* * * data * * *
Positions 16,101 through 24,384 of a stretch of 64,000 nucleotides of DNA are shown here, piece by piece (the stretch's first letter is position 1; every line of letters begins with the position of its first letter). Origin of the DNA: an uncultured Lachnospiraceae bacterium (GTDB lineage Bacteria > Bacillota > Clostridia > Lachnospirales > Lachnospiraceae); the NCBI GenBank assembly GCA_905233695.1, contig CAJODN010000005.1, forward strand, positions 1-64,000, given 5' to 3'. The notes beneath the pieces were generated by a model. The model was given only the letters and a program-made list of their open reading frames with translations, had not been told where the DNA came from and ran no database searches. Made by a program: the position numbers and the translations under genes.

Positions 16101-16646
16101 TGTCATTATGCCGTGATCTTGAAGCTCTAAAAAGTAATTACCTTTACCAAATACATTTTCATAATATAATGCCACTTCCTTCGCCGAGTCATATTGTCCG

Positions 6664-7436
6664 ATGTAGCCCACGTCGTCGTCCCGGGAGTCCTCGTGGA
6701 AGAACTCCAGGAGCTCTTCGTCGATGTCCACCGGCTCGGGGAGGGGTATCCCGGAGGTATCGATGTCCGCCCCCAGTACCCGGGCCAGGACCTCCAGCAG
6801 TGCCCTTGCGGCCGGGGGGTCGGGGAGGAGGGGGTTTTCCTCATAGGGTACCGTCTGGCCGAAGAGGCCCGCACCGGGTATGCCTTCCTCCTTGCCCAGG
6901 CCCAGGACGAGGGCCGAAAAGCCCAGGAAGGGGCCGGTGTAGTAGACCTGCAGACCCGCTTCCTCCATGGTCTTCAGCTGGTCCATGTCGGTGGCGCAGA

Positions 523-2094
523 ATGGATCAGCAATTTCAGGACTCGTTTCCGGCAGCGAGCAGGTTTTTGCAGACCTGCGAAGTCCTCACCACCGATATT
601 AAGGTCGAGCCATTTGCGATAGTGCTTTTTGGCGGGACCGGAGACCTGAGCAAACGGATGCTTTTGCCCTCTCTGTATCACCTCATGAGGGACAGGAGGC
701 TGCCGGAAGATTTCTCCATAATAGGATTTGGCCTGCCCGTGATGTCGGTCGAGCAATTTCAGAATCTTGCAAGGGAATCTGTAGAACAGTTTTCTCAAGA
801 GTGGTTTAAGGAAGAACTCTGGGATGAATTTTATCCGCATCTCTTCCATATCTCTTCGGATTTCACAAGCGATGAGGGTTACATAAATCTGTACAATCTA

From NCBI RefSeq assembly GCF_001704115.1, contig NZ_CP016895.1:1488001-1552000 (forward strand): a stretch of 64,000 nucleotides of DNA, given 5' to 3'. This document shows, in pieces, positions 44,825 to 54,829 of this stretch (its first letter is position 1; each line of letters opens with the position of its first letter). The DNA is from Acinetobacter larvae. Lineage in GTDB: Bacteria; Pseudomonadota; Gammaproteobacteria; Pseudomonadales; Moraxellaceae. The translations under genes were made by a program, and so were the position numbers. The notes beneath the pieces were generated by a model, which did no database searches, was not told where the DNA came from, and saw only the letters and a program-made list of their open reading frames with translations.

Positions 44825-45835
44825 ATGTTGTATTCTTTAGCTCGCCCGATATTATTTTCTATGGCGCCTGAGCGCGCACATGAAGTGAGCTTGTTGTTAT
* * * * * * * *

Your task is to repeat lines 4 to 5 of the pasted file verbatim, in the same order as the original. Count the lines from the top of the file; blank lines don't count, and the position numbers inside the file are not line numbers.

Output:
Positions 6664-7436
6664 ATGTAGCCCACGTCGTCGTCCCGGGAGTCCTCGTGGA